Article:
We have lost our democracy

When a city council member announces to a crowd of citizens that their presence in the chambers is a privilege, not a right, you know that democracy is truly dead in your city.

This has been supposed for a while. There have been accusations of corruption and collusion. Anger and frustration among the citizenry is high. There have been times where I have felt badly for those sitting behind the council desk. They are, after all, human beings with feelings and sensibilities and families to go home to.

As of today, I have run out of compassion and sorrow for the anger and frustration that they face from the public.

The public is weary of the charade of democracy. For over a year, so many have been going to council meetings, hoping to make some kind of argument, using facts, reason and emotions to break through the stone wall city council has erected around themselves. They continually provoke the citizenry to anger, frustrating them at every turn, and then seek to blame the citizens for their anger and frustration.

The council has not once tried to establish any kind of meaningful conversation with the community. Rather, they have continued to allow the charade of the “privilege” of attending city council meetings where, once a month, citizens are offered the opportunity to speak before the council – but it’s always a one way conversation. No response, no engagement. Nothing meaningful.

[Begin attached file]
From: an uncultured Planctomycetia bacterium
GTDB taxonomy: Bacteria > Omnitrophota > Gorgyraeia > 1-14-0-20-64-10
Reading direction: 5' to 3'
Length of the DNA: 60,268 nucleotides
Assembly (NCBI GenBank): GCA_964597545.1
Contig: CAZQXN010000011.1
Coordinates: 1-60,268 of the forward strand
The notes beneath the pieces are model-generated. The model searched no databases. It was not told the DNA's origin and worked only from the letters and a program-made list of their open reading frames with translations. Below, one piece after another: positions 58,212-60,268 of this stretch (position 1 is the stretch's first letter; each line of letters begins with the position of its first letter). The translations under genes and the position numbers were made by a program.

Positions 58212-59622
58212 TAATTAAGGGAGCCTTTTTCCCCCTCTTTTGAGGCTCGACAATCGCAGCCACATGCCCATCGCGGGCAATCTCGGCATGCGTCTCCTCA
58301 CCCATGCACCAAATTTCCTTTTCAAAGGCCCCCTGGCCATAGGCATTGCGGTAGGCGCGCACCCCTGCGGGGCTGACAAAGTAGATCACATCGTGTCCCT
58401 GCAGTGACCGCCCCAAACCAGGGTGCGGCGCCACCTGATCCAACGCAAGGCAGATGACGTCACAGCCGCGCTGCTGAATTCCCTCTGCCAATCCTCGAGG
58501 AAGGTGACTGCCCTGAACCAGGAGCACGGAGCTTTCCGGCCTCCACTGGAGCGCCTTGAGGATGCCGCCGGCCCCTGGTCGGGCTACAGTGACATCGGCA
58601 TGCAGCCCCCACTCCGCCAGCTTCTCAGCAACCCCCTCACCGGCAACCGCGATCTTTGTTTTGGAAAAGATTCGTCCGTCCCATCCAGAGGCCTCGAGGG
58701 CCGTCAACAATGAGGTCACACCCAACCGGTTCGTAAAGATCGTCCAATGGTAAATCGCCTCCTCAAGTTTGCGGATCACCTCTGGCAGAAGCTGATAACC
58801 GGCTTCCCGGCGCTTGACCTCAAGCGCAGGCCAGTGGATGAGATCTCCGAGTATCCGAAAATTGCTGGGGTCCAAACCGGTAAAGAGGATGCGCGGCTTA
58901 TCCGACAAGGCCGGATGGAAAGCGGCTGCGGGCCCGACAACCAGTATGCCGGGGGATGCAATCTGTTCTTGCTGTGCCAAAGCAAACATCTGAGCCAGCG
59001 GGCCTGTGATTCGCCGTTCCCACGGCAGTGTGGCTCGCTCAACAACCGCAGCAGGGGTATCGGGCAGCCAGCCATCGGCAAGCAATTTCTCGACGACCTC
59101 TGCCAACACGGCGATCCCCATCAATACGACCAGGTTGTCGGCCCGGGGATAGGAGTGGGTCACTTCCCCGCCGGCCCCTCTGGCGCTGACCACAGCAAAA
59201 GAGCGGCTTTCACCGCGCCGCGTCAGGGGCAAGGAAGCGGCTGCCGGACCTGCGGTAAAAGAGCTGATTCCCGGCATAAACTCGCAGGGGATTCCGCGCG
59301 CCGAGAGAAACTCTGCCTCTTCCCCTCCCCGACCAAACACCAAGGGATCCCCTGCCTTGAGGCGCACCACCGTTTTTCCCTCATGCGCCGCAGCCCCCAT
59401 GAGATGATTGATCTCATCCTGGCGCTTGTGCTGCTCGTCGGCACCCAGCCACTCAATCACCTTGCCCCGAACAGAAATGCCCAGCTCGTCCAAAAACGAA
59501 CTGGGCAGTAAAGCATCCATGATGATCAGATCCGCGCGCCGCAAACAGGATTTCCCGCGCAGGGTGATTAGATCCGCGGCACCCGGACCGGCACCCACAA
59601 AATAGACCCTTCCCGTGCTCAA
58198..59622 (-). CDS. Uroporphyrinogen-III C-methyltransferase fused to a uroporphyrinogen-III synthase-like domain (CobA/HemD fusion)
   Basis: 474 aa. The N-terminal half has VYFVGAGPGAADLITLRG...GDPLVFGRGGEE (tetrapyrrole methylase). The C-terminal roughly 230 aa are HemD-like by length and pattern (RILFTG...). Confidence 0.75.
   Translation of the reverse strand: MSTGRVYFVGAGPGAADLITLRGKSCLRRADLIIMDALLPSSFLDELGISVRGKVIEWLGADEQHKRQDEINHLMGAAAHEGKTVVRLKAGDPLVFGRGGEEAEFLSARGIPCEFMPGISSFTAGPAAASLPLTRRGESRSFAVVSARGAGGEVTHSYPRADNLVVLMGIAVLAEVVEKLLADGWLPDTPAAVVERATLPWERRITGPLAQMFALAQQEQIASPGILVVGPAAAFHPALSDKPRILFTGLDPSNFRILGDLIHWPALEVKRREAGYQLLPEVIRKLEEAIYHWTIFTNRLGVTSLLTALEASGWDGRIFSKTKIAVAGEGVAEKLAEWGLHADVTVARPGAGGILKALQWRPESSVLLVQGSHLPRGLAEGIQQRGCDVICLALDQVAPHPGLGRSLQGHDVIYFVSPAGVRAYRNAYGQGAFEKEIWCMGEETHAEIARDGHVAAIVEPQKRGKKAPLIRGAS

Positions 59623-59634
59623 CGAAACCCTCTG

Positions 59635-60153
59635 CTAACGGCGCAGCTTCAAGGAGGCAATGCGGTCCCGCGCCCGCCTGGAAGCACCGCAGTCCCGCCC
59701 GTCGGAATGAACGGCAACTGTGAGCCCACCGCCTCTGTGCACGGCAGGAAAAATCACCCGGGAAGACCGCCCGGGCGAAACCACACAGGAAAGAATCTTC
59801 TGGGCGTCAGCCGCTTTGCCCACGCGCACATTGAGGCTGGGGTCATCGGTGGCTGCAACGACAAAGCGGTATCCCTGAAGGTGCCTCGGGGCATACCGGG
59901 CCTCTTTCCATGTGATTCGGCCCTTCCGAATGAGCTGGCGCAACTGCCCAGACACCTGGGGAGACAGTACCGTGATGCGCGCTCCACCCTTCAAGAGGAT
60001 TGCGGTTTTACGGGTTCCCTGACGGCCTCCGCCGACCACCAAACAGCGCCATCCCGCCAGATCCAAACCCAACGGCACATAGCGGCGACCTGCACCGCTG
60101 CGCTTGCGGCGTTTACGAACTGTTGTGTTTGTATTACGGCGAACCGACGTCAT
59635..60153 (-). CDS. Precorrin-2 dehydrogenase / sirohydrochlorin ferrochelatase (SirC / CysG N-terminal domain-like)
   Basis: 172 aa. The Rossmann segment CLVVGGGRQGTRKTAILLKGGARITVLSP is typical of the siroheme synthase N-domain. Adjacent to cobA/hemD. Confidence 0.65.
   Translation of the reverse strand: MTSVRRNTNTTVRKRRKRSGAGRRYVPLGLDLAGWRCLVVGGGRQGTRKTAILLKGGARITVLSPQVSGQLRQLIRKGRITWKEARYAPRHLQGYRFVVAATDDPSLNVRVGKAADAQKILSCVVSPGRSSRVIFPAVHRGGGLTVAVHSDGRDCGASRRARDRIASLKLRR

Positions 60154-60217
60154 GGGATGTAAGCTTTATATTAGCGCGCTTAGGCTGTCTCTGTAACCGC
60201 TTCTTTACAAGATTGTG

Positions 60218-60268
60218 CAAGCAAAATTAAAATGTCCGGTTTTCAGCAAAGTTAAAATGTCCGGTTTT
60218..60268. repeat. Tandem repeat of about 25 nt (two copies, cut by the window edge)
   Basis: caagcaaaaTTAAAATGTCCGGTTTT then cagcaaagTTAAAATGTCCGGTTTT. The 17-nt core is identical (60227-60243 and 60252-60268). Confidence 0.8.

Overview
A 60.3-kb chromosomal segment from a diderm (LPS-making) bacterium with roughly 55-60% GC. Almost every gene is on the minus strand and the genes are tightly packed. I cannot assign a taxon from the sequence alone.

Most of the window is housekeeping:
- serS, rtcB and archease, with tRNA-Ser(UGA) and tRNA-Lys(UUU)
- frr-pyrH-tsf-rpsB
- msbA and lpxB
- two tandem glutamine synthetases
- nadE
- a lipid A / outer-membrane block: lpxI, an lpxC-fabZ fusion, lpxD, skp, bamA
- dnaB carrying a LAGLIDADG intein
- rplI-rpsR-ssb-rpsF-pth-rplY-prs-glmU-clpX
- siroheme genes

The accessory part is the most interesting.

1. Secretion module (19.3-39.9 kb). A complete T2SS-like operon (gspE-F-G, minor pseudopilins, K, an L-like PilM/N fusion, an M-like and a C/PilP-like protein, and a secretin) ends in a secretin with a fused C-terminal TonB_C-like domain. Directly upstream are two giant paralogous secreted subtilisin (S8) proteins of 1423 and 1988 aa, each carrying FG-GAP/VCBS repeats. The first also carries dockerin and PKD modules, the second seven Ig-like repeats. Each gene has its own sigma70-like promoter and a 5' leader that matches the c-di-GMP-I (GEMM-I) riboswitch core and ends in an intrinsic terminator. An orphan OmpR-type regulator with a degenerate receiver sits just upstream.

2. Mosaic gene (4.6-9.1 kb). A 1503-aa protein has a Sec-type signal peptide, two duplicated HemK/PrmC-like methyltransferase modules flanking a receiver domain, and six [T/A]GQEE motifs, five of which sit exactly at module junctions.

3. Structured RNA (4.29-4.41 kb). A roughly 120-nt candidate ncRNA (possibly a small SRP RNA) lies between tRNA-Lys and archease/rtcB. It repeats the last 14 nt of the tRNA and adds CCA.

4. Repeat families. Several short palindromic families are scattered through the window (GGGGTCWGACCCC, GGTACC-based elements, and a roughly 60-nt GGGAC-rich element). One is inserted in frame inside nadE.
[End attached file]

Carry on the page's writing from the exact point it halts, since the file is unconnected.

All the while, our leaders continue to dine with and engage with the very people and organizations who plan to ruin our community for at least the next three generations. Those, I’m sure, are collaborative conversations. But I can only be sure from a place of imagination.

This is our reality: it is a right of a corporation to meet with the city council and to be engaged in two-way conversations; but it is a privilege that city council grants, as a parent to a child, the public the opportunity to speak for three minutes each to them, in what is only a one-way conversation.

There is no democracy in this town. If anyone believes that electing politicians before public servants is a good idea, let them learn from our experience in this little town on the Salish Sea.

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